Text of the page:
Did Tutankhamun Have a Dentist? The History of Dentistry in Ancient Egypt
 
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Katedra i Zakład Anatomii Opisowej i Topograficznej, Wydział Lekarski z Oddziałem Lekarsko-Dentystycznym w Zabrzu, Śląski Uniwersytet Medyczny w Katowicach
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Katedra i Oddział Kliniczny Chorób Wewnętrznych, Wydział Zdrowia Publicznego w Bytomiu, Śląski Uniwersytet Medyczny w Katowicach
CORRESPONDING AUTHOR
Marek Kucharzewski   

Katedra i Zakład Anatomii Opisowej i Topograficznej, Wydział Lekarski z Oddziałem Lekarsko-Dentystycznym w Zabrzu, Śląski Uniwersytet Medyczny w Katowicach, ul. Jordana 19, 41-808 Zabrze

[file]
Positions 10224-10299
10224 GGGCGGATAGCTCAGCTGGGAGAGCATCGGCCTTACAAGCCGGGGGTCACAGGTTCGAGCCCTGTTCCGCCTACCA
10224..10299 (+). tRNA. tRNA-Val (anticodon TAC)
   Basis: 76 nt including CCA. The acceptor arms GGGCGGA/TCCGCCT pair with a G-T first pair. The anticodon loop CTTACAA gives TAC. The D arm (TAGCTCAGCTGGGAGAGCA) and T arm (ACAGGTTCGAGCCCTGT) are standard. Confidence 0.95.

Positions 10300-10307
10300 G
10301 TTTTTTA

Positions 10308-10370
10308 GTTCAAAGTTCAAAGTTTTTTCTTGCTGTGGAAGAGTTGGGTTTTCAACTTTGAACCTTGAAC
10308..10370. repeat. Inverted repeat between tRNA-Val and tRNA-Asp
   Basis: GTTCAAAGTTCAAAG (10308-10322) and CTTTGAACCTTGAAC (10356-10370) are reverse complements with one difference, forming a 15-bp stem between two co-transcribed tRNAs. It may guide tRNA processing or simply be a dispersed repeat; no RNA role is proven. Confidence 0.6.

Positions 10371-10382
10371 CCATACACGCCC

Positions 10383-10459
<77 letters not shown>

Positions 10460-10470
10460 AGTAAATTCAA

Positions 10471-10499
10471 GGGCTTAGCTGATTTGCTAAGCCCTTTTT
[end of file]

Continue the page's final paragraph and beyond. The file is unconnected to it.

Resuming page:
Ann. Acad. Med. Siles. 2017;71:55–61
 
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ABSTRACT
This article will attempt to find an answer to a seemingly mundane question – Did Tutankhamun have a dentist? Modern dentistry is associated with increasingly advanced treatment technology and expensive and sophisticated equipment located in most offices. In this paper, the authors present the situation in ancient Egypt, where in spite of the absence of access to the latest developments, there was interest in this field of science. From today's perspective, it is difficult to believe that the ancients were able to treat caries, remove teeth and immobilize them with a 'golden wire'. Although they did not know toothbrushes, they took particular care of oral hygiene using herbal mouthwashes. Contrary to popular belief, dental history is thousands of years old and archaeological discoveries confirm that ancient cultures had basic dental knowledge and even then pre-diagnosis and treatment of conditions in the oral cavity was possible. The civilization of ancient Egypt had not only a developed culture, politics, but also medicine including dentistry.
 
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